Last week Channel Four broadcast a remarkable investigative documentary, which has provoked a powerful reaction. “Undercover: Sexual Harassment – The Truth” presents us with an experiment. Ellie Flynn, an undercover journalist, goes out at night, pretending to be drunk and separated from her friends. With a feeling of dread, viewers watch what happens next.
David Herman reviewed the photographic exhibition “Seeing Auschwitz” here last week. I too have been to the show at 81 Brompton Road in South Kensington, London. It was a powerful experience.
The mood in the room was sombre and few people talked, so intent was their concentration onthe images which were, to say the least, disturbing. The quiet background piano music was slow, deep and chilling.
I went to Auschwitz and Birkenau a number of years ago. Auschwitz is a former Polish Garrison, a row of orderly brick buildings. Birkenau, however, felt like a wasteland, which made the end of the railway track seem even more bleak on that cold and misty November afternoon.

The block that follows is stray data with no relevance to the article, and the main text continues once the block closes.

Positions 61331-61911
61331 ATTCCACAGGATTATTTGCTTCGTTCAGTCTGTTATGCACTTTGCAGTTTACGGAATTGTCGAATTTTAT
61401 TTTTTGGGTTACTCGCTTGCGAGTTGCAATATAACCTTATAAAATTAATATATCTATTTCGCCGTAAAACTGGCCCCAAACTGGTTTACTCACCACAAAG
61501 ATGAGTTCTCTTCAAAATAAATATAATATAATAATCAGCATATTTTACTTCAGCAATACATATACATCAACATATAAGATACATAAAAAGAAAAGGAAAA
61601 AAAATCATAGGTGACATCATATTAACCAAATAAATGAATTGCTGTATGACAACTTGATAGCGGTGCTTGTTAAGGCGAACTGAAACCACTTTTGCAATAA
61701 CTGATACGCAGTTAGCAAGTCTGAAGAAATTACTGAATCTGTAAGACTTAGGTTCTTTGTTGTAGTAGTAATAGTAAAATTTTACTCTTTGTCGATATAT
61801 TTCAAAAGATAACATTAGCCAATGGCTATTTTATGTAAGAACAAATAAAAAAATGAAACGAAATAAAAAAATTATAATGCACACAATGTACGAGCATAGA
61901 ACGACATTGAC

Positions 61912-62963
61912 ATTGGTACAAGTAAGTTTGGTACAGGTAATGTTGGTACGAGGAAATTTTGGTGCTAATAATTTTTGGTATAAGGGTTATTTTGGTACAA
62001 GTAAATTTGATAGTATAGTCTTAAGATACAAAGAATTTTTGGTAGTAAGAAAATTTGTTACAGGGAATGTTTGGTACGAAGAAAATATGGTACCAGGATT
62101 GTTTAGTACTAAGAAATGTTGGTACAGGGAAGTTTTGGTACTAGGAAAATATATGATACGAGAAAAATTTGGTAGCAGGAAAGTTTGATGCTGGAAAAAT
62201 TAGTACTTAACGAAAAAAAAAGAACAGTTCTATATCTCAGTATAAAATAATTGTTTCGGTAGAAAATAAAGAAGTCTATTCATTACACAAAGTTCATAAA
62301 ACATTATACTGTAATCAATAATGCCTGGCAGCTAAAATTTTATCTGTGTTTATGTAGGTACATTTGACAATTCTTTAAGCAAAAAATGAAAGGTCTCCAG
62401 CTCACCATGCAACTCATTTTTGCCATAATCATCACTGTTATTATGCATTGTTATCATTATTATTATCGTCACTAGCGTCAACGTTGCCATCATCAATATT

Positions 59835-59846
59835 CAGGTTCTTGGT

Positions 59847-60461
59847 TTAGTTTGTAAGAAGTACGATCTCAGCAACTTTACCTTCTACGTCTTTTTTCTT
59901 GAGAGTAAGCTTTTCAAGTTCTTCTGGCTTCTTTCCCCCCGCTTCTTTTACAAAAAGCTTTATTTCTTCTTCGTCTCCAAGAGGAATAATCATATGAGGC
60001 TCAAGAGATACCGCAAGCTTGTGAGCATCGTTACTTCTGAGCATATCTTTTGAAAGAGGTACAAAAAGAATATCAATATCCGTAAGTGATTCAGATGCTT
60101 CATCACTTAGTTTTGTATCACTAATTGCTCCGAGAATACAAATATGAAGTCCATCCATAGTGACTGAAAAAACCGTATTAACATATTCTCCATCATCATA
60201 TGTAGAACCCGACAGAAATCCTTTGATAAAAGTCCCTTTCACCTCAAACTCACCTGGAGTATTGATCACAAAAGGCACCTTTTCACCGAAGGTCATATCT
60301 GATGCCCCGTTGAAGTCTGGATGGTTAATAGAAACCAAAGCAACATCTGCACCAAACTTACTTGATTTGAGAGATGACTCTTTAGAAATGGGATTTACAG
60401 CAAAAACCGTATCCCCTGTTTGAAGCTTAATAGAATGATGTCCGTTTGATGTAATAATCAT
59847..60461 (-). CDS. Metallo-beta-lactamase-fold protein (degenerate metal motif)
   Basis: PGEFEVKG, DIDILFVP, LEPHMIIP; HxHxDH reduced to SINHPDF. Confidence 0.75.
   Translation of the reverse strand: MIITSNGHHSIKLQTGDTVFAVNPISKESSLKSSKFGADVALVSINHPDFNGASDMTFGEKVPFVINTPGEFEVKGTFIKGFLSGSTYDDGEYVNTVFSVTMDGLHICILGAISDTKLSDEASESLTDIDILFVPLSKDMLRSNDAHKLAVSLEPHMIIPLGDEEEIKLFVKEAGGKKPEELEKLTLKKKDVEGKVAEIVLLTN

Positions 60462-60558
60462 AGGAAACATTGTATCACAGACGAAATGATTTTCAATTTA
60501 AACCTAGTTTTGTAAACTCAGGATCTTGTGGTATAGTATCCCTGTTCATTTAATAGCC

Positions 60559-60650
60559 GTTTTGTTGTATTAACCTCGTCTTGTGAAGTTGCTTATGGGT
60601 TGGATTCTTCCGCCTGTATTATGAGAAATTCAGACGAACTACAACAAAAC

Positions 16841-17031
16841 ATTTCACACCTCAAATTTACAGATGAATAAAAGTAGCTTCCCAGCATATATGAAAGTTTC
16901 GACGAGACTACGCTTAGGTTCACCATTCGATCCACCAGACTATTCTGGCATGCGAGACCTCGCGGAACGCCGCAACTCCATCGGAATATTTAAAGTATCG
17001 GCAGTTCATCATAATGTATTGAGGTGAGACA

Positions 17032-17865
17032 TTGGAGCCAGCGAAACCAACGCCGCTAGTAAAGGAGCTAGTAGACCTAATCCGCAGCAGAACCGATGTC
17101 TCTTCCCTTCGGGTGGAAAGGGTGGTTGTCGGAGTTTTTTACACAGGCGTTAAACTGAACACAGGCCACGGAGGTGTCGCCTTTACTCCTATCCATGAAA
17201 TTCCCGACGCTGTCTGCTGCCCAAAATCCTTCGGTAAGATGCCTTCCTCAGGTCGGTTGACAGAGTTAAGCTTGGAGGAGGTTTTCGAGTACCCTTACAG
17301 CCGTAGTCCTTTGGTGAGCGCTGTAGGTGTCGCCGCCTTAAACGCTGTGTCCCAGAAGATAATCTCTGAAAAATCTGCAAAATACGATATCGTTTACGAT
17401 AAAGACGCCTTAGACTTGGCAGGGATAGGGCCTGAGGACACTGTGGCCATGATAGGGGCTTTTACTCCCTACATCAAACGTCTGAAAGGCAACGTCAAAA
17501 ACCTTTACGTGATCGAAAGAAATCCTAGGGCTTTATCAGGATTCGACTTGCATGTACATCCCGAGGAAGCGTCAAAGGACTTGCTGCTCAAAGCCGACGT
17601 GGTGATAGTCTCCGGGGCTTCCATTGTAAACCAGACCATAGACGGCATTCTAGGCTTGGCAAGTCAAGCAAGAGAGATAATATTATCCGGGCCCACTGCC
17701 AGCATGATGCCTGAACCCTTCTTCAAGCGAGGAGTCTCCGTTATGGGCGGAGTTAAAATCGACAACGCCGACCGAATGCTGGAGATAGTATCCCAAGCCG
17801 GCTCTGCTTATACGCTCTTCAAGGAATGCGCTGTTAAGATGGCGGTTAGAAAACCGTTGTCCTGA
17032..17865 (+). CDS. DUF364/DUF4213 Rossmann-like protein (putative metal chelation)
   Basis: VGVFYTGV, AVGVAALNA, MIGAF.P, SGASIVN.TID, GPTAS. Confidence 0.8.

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Most of us have heard of Gay Pride. But how many of us have considered the issue of “gay shame”? And how is it related to internalised homophobia? Writer Katrina Allen reports.
WHAT IS INTERNALISED HOMOPHOBIA?
“A 1998 study on gay and bisexual men in New York city described it as: “The gay person’s direction of negative social attitudes toward the self. Leading to a devaluation of the self and resultant internal conflicts and poor self-regard.”
In other words, internalised homophobia happens when we absorb social prejudice, leading to negative feelings about our sexual identity or orientation.